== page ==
It is the first day of the Lent “40 Days for Life” campaign, so there are more protesters than usual. On most days, we only have three or four at a time, but today, there are as many as twelve people on the sidewalk in any given hour. (They come in shifts.) Among them are two middle-aged women with black smudgy crosses on their foreheads for Ash Wednesday. One of them holds a sign that reads: “I Regret My Abortion”. A box on the sidewalk displays gaudy plastic models of fetuses at various stages of development. One of the fetuses has fallen out of the box, and a postal carrier absentmindedly steps on it as he walks by. None of the protesters seem to notice. They are too busy approaching cars leaving the clinic's parking lot. They motion for the drivers to roll down their windows. If the drivers do so, the protesters shove pamphlets, rosaries, and little plastic fetus key chains in the window and say, "Life saving information! God bless you."
A bilingual protester approaches any Hispanic patients who walk out of the clinic, offering to take them to pray for “los son estan sufriendo” (those who are suffering). An elderly protester takes photos of our volunteers as he walks the perimeter of the clinic property. He seems convinced that we are up to something especially sly, so he hides behind the bushes where he thinks we won’t see him. He peers out at us, hoping to catch us doing I don’t know what. (Butchering late-term fetuses right there on the sidewalk? Performing nude Satanic dances?) He wears a baseball cap over his thick blue beanie. On the front of the cap, Jesus of the Cosmic Rays is embroidered in neon oranges, greens, and pinks. The strange thing about this seemingly conservative old man: he drives a little blue and white Smart Car. Goes to show that you can’t lump people into generic categories, right?
A man in his late twenties keeps coming out of the clinic to smoke cigarettes. His girlfriend is inside, about to have an abortion. He is visibly distressed. I offer to accompany him across the parking lot so the protesters won’t bother him, but he makes it clear that he’s not interested. The fourth time he comes out to smoke, the protesters motion him over and he goes and talks to them. They give him some kind of pro-life newspaper, and he vents to them for a while. He tells them how he and his girlfriend already have one baby, and have also already had one abortion. He’s not happy about his girlfriend having another one today, but she’s made up her mind, and there's no talking her out of it.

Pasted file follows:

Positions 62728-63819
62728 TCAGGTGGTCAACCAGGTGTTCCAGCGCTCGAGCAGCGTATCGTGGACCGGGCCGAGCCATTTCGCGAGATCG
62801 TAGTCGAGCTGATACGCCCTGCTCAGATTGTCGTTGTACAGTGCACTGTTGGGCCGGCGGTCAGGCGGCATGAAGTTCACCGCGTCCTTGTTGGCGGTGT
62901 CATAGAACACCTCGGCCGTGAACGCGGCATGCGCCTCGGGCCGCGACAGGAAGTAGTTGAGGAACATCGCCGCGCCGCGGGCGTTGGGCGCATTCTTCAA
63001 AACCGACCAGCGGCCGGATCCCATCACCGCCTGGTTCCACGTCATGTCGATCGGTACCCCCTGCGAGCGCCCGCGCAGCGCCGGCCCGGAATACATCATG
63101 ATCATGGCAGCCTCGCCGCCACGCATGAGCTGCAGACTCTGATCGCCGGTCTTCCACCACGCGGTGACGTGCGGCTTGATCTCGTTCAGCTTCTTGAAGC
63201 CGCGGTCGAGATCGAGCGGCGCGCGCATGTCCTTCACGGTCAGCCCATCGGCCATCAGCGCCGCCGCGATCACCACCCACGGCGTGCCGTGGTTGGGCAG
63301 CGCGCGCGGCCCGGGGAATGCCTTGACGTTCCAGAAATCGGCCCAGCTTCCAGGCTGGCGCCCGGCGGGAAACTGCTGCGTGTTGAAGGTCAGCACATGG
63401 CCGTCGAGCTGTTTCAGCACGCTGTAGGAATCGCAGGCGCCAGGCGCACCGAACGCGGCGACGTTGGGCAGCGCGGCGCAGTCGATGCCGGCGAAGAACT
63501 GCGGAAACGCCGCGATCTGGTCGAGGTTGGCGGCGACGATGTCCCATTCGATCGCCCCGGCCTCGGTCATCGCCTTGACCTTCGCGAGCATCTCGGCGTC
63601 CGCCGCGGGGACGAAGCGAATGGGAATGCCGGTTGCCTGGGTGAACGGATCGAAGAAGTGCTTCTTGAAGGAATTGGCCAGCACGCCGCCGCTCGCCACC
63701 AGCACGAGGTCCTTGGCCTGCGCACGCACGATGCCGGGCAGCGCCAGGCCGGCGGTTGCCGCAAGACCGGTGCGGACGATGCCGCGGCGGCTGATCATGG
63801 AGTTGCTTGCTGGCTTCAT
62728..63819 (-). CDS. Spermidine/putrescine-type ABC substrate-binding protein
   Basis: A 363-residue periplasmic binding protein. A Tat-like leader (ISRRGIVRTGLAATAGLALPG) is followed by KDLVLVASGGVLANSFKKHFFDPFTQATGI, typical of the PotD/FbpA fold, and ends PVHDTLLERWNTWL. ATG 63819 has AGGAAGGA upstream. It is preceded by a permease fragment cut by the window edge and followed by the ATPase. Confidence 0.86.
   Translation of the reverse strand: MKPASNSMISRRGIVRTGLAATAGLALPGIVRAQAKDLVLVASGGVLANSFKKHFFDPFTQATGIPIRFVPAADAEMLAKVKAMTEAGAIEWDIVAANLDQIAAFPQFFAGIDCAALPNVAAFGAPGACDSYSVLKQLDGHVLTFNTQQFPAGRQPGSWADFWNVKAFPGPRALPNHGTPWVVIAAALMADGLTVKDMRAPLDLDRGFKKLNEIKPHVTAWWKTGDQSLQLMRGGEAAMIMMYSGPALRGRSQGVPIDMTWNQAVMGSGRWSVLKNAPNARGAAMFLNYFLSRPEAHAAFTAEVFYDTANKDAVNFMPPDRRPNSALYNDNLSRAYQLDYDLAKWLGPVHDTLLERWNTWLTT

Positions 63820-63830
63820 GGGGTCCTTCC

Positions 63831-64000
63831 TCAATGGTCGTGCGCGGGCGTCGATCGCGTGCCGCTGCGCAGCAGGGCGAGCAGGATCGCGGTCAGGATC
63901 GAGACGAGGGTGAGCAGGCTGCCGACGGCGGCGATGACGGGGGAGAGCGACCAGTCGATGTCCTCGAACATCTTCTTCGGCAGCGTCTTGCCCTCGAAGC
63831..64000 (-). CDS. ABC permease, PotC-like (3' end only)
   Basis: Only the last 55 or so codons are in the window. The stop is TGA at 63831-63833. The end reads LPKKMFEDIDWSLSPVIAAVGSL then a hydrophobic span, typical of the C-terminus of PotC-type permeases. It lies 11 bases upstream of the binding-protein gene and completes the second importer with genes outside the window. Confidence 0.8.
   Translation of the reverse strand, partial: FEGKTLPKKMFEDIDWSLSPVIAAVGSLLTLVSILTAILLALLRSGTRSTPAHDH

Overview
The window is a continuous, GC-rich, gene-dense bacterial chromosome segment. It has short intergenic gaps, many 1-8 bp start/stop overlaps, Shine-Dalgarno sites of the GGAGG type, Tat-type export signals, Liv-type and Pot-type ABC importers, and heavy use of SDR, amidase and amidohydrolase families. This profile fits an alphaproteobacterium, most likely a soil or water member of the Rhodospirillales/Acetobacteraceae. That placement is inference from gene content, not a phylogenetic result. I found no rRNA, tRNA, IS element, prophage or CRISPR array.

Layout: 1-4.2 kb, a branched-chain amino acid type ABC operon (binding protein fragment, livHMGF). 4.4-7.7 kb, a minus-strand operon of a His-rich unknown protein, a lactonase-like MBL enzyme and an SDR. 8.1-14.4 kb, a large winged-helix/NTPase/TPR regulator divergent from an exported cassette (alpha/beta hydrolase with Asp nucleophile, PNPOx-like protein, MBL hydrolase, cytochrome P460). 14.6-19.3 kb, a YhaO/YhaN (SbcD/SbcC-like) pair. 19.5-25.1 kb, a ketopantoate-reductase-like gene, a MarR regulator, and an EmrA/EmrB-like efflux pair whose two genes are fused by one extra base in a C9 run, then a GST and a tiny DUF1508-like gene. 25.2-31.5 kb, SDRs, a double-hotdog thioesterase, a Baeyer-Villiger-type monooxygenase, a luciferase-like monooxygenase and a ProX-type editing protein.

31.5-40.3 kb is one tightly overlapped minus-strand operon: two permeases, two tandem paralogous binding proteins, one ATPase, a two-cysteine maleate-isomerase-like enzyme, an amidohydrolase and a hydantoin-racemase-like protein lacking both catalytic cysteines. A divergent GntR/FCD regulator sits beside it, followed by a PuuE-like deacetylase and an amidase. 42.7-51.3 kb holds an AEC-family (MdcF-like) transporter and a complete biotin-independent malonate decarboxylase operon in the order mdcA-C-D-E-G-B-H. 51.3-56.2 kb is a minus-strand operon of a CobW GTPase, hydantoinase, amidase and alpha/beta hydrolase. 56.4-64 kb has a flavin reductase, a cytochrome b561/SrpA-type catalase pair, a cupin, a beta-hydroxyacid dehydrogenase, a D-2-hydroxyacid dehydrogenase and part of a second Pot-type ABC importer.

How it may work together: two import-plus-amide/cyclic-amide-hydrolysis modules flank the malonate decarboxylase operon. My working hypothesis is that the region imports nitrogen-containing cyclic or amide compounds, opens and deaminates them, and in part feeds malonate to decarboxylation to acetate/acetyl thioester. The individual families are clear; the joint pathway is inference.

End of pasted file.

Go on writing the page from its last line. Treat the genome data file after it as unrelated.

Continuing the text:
Half an hour later, he comes out to smoke again. This time he starts talking to me. “She just had the procedure. I just watched my baby get sucked out and plopped into a little cup,” he says. “A little bloody mass, plopped right into a cup.” I try to comfort him by giving him some thoughts I've picked up from Buddhism. I tell him that any soul that gets sent back will return to this earth someday, even though I don't really believe in that. It seems to comfort him, and he relaxes a little. His jeans are sagging over purple boxer shorts. His teeth are crooked and look unbrushed. He is wearing a black t-shirt that says, “Stupid People Need to Be Shot”, and he laughs bitterly over the inappropriateness of that being the shirt he chose to wear today. “I just grabbed what was clean,” he says. “I didn’t even think about it.” Soon his girlfriend comes out. There is palpable tension between them as they smoke their cigarettes angrily. I hear the girlfriend say the word “fuck” several times.
Fifteen minutes later, the boyfriend’s mother pulls into the parking lot to pick them up. Their little girl is with her. The kid is eight months old and wearing a fuzzy hoodie with pink rabbit ears. Her cuteness brings us all together--patients, volunteers, and protesters--to "ooooh" and "aaaawwww" over how adorable she is. We all forget the discomfort we felt earlier in the morning, if only for just a few minutes.
If anyone assumes they understand all sides of the abortion debate, I say they don’t. I have been volunteering with Planned Parenthood for eight months now, and I am only beginning to understand how complicated it is.